Rabbi Mendy and Devorah Lea Levy, Chabad of Buenos Aires, Argentina
Exploring for Jews in Argentina
Our journey began with a small Chabad house and a big hope to help Argentinian Jews grow closer to Yiddishkeit. After a while, my parents opened a Jewish learning center and ran it successfully for ten years. In 2018, they opened a Chabad house as well! Today, we work under my father, Rabbi Avraham Levy, and, together with other shluchim, we work to build and enrich the Jewish community in Belgrano, a Buenos Aires neighborhood with a Jewish population of over 50,000!
When we first opened the Chabad house, I visited a local yeshiva and asked one of the bochurim to walk around with me and point out any shops that were owned by Jews. He brought me to a small store with an elderly man sitting inside. I quickly learned that Carlos was a tough man with a complex personality.
“Do you want to put on tefillin?” I asked him.
His eyebrows furrowed in annoyance. “No.”
I knew it would be a mistake to pressure him. Instead, I sat down and started talking to him. Surprisingly, he opened up, telling me about his family and childhood. We spoke for close to an hour, before I waved a friendly goodbye and promised to visit again soon.
That small store quickly became a regular stop on my journey through the city. I would sit for hours, sharing thoughts and stories with Carlos. It was an entire month before I brought up tefillin again.
“How do you feel about putting on tefillin?” I asked.
Carlos huffed. “Fine,” he said. “But just once.”
But that once turned into many more times. Soon, I was stopping by the store every Friday to help Carlos and his sons put on tefillin. His age kept him from making the trip to the Chabad house on Shabbos, but his sons soon became fairly regular faces at our minyanim!
Yaakov owns a small candy shop, across from a school. When I first introduced myself to Yaakov, he was very welcoming - shockingly so.
“I want to put on tefillin,” he asked.
I couldn’t believe what I was hearing. It was so rare that I managed to convince someone to put on tefillin, but to have someone else ask me right off the bat was practically unheard of! I quickly pulled out my tefillin bag and helped Yaakov, as well as his employee, put on tefillin.
“I grew up somewhat traditional,” Yaakov explained. “We always had Friday night kiddush and went to shul on the high holidays. Over the years, I’ve completely lost any connection I once had, but I think I’m ready to rediscover my Jewish roots now.”
I promised to come back and visit weekly - with my tefillin, of course. Yaakov quickly became a good friend.
Six months after we met, Yaakov told me his oldest son, Shalom, was turning 13 and ready to become bar mitzvah.
“I want to host the party at the Chabad house,” Yaakov said. “We’re planning a small, simple family party.”
I gave Yaakov a big hug. “Mazal tov! Do you know that this will be the second bar mitzvah in our Chabad house? Thank you for continuing the legacy! Why don’t you bring your son to me a couple of times before the bar mitzvah?” I offered. “I can teach him a little about tefillin, tallis, and becoming a bar mitzvah!”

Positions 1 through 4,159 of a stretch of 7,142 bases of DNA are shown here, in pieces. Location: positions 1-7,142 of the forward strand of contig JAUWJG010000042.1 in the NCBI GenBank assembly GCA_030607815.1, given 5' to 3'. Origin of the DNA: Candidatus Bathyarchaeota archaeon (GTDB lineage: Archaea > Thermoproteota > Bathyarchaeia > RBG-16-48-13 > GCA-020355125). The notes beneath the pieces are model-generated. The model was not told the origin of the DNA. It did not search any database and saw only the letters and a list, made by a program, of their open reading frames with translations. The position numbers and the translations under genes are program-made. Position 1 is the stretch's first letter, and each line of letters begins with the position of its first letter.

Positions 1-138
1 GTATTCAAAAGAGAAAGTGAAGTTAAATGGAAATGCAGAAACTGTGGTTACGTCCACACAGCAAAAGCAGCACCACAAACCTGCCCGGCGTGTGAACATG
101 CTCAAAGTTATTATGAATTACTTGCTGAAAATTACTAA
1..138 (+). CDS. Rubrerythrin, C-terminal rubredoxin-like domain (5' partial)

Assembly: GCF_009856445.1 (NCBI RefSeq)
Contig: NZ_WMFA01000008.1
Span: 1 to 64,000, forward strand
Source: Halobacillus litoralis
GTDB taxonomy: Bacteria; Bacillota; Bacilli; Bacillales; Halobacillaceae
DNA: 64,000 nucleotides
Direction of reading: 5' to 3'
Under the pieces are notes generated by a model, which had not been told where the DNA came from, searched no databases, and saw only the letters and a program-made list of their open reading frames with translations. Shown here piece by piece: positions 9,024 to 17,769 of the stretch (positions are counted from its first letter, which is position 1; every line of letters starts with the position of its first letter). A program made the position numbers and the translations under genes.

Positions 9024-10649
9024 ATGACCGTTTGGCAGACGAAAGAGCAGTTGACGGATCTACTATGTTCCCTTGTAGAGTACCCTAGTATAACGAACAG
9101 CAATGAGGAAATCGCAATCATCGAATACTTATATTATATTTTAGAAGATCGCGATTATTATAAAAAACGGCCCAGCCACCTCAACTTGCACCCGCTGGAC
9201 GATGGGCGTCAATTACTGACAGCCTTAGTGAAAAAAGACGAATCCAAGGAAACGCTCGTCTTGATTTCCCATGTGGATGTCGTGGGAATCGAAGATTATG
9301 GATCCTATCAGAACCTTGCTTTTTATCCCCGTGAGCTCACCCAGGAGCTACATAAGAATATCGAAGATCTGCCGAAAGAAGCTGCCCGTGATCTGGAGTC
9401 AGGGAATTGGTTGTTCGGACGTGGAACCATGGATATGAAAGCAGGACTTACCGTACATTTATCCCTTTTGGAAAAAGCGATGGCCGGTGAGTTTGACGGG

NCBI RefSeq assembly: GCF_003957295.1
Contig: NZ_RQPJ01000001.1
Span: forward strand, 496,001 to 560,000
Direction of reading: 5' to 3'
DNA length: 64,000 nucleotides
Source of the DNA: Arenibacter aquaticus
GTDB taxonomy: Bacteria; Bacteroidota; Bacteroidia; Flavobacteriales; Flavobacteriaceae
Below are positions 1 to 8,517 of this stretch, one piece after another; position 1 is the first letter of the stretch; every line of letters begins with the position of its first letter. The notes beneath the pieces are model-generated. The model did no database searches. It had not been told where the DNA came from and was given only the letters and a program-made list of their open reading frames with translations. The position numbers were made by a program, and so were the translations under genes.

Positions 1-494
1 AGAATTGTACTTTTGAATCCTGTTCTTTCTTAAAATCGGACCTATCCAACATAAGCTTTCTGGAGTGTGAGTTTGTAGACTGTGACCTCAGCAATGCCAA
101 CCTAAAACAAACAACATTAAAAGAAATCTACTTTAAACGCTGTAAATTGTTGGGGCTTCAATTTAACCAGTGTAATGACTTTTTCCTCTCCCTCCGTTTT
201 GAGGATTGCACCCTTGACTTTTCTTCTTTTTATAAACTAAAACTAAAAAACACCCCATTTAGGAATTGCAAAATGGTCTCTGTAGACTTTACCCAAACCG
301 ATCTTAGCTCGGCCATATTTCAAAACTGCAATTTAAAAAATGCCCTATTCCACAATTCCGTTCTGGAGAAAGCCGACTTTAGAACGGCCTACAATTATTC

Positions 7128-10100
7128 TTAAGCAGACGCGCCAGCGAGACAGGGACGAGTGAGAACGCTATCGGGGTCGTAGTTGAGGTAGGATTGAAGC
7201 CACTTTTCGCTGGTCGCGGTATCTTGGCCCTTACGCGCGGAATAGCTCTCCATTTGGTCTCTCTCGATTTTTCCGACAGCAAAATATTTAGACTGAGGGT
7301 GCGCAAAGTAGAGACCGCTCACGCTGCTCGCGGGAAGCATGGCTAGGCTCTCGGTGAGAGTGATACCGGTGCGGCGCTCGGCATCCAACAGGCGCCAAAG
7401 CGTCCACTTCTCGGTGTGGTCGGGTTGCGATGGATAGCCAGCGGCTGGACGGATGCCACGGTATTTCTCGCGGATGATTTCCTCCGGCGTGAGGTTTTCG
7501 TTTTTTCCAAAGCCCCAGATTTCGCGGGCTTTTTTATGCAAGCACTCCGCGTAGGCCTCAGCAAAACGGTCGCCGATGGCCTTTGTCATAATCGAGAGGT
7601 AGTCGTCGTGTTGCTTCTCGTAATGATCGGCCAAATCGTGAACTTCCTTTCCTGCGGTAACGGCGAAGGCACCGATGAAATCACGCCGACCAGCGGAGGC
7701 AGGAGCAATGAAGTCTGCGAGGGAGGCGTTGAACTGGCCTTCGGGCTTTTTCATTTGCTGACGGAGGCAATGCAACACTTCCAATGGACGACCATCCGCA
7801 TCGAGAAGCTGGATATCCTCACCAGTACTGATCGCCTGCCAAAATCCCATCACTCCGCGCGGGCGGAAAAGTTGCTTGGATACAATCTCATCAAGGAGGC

Yaakov happily agreed and set up a time. I organized kosher catering and set up some decorations. I also made sure Yaakov’s son was ready for this huge responsibility.
The bar mitzvah was a beautiful event, enjoyed greatly by Yaakov and his family. They danced, sang, and indulged in a completely kosher seudah. Then, Shalom, the bar mitzvah boy, asked to speak. He approached the front of the room and pulled a paper out of his pocket.
“Growing up, I constantly heard stories about what my grandparents went through in the Holocaust,” he said. “And even after all the horrible things they went through, they always told me how important it was to have a bar mitzvah. This day is for them!”
After the party, Yaakov thanked me. “This is the first time we’ve ever felt so welcomed by religious people,” he said. “Thank you for making it such a special day.”
His gratitude meant a lot to me. I’d worked hard on the party, and it was gratifying to hear that everyone felt welcome, regardless of their affiliation or background.
I continued visiting Yaakov in his candy shop every week, and he kept me updated on his family’s growth.
“Shalom has lost all interest in Judaism,” he shared. “But my younger son, David, seems more interested. He’s about to become bar mitzvah.”
“We’d love to host it again,” I offered.
Yaakov smiled. “Even if I want to invite more people this time?” he asked. “Maybe some friends, along with my family?”
I smiled widely. “Even better!”
Once again, we prepared a beautiful event and warmly welcomed 150 guests from all walks of life. Many shared how comfortable they felt in our shul, a novel experience they’d never had before.
To this day, Yaakov remains a close personal friend. I continue to visit his candy store with my tefillin, and he continues joining our Yom Tov events and the occasional Shabbos davening.
Jesse had already attended a bunch of events and shiurim at our Chabad house. I felt comfortable enough with him to dig a little deeper.
“What’s your Hebrew name?” I asked. “I’d much rather call you by your Jewish name.”
Jesse shrugged. “I don’t have one.”
“The name your parents gave you at your bris,” I explained. “It can’t be Jesse.”
He shook his head. “I never had a bris.”
I paused for a careful moment. “Would you be willing to have one?” I asked, gently. I explained the great importance and significance of joining Avraham Avinu’s bris. I also outlined the procedure in full detail.
Jesse took a few minutes to think and then nodded. “Sure,” he said. “Sounds like a plan to me.”